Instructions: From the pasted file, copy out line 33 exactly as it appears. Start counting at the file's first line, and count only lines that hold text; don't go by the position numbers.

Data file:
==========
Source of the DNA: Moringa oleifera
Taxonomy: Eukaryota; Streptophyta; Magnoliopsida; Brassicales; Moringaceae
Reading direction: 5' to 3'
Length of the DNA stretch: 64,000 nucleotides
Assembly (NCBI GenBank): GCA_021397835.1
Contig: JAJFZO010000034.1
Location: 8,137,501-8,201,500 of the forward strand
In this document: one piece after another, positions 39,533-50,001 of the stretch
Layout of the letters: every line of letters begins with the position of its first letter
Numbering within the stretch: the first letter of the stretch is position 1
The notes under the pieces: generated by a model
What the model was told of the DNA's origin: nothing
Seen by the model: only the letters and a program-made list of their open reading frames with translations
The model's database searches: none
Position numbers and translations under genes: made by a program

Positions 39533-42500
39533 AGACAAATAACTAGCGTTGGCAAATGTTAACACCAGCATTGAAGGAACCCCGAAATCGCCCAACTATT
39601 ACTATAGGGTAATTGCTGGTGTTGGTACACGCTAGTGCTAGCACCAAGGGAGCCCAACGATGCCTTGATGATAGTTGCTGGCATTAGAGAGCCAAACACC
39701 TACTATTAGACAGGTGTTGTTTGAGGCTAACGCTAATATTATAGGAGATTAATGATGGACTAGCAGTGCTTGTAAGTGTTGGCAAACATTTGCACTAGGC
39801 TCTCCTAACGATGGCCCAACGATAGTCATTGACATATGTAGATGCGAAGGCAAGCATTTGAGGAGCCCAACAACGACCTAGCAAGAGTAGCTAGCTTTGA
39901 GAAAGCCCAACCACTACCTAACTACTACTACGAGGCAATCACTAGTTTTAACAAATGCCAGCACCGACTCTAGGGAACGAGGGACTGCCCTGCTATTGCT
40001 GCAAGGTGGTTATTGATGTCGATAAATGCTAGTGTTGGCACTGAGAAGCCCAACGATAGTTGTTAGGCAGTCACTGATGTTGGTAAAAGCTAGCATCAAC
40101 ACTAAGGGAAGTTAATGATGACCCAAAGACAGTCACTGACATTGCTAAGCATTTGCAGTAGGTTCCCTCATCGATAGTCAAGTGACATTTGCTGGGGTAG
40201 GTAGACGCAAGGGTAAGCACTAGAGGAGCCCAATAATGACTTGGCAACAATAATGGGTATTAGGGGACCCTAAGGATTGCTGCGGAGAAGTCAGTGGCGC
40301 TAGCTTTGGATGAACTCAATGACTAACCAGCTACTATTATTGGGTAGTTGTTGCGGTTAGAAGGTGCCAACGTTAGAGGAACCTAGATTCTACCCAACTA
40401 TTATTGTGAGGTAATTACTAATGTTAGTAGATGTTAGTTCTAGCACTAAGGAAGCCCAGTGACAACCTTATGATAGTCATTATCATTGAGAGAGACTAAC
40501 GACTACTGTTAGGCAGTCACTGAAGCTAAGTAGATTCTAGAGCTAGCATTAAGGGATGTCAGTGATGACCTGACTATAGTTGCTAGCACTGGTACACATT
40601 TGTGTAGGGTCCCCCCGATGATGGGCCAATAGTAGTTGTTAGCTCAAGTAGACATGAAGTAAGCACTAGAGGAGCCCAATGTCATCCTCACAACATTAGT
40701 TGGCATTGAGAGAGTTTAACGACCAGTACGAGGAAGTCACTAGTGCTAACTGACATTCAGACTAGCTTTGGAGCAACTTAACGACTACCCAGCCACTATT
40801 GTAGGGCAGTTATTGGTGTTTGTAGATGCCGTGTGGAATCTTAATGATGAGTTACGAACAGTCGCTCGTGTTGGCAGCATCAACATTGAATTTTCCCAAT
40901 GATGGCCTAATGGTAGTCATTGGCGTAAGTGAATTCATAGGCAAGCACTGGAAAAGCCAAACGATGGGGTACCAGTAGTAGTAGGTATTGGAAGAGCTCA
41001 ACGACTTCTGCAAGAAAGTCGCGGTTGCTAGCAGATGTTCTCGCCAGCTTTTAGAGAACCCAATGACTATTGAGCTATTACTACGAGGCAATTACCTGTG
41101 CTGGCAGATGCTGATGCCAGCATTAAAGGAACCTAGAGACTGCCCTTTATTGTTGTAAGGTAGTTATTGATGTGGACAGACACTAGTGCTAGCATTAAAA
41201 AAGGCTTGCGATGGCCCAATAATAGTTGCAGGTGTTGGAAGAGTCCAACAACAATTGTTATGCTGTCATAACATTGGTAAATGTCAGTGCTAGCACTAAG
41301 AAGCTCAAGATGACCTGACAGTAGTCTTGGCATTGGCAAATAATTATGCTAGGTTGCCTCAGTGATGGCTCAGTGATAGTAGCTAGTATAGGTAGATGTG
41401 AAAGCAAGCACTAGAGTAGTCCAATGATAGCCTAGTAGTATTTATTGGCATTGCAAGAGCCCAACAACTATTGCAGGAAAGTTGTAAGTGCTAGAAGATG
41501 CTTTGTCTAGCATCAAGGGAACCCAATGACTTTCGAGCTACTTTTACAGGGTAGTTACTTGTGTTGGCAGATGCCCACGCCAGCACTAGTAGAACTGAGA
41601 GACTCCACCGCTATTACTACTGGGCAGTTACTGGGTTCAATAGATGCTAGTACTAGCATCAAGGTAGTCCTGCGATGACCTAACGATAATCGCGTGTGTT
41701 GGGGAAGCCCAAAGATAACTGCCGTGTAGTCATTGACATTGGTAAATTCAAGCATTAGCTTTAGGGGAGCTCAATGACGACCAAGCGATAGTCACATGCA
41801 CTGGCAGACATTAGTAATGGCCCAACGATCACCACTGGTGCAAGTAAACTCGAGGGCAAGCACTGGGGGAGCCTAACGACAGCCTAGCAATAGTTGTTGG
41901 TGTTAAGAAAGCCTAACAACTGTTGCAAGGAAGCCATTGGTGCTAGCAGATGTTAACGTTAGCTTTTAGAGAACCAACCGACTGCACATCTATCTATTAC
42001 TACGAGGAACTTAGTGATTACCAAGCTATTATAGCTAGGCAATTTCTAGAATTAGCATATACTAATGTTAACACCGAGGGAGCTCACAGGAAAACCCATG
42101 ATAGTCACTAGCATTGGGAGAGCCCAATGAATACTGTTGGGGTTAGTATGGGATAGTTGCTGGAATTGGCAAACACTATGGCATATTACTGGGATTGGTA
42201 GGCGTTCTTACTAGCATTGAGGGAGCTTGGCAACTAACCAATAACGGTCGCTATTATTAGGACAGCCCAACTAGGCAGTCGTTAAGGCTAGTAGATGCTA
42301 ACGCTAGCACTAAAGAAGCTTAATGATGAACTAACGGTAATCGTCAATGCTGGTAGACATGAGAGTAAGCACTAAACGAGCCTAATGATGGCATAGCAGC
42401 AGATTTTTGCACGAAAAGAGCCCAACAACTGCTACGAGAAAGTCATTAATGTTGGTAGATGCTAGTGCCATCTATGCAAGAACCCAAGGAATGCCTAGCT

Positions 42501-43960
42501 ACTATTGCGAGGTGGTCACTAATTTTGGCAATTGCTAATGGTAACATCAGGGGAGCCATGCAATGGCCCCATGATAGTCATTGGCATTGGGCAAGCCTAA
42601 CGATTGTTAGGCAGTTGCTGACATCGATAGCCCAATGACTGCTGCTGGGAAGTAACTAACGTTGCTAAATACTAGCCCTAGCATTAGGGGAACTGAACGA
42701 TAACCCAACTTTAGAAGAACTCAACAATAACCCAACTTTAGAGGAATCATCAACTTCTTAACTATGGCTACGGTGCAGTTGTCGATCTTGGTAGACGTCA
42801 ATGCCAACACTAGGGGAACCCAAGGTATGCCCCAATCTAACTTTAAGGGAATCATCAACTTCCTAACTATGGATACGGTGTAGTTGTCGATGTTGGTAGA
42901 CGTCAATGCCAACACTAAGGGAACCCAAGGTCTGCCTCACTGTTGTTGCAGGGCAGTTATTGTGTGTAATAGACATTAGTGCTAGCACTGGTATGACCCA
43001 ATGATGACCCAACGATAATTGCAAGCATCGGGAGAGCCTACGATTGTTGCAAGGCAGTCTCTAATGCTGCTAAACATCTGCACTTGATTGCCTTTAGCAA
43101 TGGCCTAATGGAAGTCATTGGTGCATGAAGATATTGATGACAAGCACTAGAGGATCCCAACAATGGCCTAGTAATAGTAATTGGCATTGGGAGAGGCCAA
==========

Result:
41101 CTGGCAGATGCTGATGCCAGCATTAAAGGAACCTAGAGACTGCCCTTTATTGTTGTAAGGTAGTTATTGATGTGGACAGACACTAGTGCTAGCATTAAAA